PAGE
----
* Insufficient infrastructure expansion in the Eastside (points east of Downtown Los Angeles). The map that's presented by Metro makes it appear as if the teminii of the Gold Line would be several miles apart, when they are not. Montclair is approximately 25 miles east of Whittier, so the foothills extension is extremely long. The congestion on the Foothill Freeway is addressed, but the congestion on the Pomona Freeway is not.
* Gentrification in Downtown is expanding to areas of South Central LA, Chinatown, Boyle Heights, Lincoln Heights, Mid City, and Southwest. Some are able to hold on thanks to rent control, but some are being pushed out by a combination of rising rents and police harassment. As lower-income people are displaced, they settle in lower cost neighborhoods that middle class people are exiting. While some will be displaced to distant communities, some will live closer in. This means the need for public transportation for transit dependent workers and residents will increase in the inner-ring suburbs, where gentrification hasn't has the impact it has near downtown. Measure M doesn't sufficiently focus on this future need.
Measure M ignores these nearby suburban areas. South Bay and Gateway Cities have already complained. http://la.curbed.com/2016/8/29/12696246/metro-ballot-measure-m-opposition-court
Metro Transit Oriented Developments (TODs) are helping to increase gentrification. While TODs are presented as affordable housing near transit, the transit stops are sometimes located in very low income communities (less than 50% of the county's median household income), so an "affordable" TOD is likely to be less affordable than what it replaces.
* The Eastside expansion is awkward. The original Red Line plan was to run along the 720 line. That would be a more rational route. It would be a more equitable development, at least today. It might also spur gentrification along the 6th Street Bridge route and carry it into East LA, which might suffer more from gentrification than Los Angeles, due to lack of rent control. Despite these potential problems, it's a very heavily used line today, and the current passengers could benefit.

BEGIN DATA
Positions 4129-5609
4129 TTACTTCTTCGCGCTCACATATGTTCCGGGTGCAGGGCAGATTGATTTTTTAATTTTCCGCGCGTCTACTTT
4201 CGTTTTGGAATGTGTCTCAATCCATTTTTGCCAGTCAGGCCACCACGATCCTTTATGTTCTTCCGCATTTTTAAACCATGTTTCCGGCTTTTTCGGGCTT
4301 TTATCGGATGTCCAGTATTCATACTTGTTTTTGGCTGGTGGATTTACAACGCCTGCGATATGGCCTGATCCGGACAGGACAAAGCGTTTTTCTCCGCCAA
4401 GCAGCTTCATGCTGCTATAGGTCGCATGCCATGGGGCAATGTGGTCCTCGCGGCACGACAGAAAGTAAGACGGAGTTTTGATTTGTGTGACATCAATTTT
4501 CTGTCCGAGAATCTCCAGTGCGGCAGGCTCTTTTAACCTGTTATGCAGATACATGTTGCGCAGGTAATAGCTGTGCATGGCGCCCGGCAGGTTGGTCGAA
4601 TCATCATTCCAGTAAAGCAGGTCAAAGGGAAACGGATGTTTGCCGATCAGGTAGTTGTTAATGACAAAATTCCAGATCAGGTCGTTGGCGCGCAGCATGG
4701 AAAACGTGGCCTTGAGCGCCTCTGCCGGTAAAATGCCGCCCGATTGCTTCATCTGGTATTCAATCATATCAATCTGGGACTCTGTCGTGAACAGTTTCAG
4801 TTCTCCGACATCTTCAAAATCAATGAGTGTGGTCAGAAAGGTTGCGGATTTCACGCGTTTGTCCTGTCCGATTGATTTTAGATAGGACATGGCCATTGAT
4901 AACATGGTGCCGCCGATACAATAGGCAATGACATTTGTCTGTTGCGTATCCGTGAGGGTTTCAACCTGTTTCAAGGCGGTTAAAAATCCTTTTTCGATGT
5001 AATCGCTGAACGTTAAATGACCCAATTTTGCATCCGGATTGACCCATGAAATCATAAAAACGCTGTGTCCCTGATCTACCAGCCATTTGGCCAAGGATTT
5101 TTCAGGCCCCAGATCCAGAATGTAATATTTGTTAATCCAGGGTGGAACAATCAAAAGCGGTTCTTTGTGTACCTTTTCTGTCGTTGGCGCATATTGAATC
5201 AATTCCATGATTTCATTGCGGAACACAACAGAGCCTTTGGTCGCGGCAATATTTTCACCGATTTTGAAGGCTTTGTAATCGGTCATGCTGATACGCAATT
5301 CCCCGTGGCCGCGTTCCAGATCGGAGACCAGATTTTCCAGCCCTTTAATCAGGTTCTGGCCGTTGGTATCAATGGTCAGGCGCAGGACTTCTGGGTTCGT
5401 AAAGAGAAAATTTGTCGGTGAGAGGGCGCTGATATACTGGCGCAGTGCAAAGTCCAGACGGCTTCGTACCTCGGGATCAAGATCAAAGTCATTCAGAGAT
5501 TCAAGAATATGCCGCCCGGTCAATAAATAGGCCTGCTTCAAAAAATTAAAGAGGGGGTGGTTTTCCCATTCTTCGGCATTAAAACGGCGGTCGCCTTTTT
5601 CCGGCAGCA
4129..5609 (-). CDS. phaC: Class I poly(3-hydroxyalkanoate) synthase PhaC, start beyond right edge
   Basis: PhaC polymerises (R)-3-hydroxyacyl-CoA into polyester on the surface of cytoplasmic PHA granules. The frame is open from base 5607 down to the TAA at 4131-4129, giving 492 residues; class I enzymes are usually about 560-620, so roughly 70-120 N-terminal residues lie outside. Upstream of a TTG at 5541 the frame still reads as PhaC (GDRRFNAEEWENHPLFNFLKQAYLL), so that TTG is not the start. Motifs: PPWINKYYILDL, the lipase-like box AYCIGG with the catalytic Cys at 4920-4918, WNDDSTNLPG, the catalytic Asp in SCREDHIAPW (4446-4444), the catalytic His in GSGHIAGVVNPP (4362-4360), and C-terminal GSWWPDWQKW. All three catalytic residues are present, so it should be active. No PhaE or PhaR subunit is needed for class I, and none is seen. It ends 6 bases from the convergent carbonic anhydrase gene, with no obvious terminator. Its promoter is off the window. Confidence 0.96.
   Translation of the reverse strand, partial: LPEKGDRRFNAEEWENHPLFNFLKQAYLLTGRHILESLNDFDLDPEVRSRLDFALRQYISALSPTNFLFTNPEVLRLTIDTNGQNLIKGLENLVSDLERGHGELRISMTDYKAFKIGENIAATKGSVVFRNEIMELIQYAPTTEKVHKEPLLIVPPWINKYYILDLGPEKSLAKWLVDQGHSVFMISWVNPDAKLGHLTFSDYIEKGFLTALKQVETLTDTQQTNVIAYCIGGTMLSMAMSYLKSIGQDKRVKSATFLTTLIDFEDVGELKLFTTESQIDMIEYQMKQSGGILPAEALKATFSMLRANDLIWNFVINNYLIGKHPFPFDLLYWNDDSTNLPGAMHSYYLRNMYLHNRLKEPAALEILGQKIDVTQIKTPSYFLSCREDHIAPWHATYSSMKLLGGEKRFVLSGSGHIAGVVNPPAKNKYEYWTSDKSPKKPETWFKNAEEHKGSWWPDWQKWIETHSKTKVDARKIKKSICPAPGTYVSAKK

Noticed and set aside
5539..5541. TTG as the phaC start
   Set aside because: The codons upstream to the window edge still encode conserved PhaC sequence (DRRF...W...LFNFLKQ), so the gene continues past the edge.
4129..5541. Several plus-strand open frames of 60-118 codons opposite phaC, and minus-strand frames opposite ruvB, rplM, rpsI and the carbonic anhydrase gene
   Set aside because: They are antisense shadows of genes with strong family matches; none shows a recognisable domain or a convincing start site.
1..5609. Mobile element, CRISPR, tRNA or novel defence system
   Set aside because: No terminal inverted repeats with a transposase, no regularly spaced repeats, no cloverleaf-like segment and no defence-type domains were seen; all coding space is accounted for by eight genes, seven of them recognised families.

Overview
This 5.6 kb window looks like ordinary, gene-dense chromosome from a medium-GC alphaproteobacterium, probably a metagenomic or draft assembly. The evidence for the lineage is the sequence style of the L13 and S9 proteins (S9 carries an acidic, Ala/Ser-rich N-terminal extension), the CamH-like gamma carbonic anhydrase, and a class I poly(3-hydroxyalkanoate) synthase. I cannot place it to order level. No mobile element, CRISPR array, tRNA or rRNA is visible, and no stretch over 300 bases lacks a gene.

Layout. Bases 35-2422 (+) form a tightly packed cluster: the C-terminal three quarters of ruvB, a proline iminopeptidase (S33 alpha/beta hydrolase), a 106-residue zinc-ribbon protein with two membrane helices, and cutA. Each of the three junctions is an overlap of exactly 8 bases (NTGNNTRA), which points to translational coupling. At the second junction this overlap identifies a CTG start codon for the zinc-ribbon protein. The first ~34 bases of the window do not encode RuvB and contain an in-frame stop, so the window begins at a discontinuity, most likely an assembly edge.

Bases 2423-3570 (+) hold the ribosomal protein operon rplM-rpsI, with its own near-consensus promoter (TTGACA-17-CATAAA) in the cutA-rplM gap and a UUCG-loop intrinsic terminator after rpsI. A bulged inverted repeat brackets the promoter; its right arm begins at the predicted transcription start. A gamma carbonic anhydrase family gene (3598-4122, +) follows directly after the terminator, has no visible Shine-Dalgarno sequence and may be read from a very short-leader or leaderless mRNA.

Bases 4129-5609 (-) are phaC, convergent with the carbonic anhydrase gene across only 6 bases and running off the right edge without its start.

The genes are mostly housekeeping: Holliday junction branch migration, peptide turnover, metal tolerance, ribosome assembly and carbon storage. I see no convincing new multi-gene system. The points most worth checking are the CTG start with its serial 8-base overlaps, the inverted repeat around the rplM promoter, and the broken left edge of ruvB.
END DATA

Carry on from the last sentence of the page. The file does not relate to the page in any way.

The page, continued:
* Funds LA River improvments by $365 million. This is basically a gentrification project to turn the river into a high-priced living region.
* Vermont Transit Corridor, which serves South LA and South Bay gets only $25 million.
* Historic Downtown Streetcar – a tourist attraction for a gentrifying neighborhood.
* All subregions compete for only $260 million for Bus Rapid Transit. This needs to be a bigger fund, because as people are forced to move farther away from downtown, the driving time increases substantially. Getting from Athens to near Downtown takes around 50 minutes, but it takes only 20 minutes by car. This is because Athens is underserved by transit. Likewise getting from Commerce to Downtown takes 50 minutes by bus. The train option is Metrolink.. But by car it's only around 20 minutes. A BRT service to nearby suburbs around six miles from downtown would help alleviate traffic and provide an increasingly necessary service to older and transit dependent residents.
Additionally, these areas have always had the "hub-and-spoke" pattern of going into Downtown, but need improvements in perpendicular routes to get between communities along each "spoke".
BRT could be implemented sooner than rail.
* The areas where bus service is inadequate may cause people to seek out alternatives, like paratransit. So there may be a need to expand paratransit funding.
While I think additional spending on transit is necessary, I don't think this is going to help the people who need it most.
Here's the one Metro is promoting. It looks more "even" than the one at the top.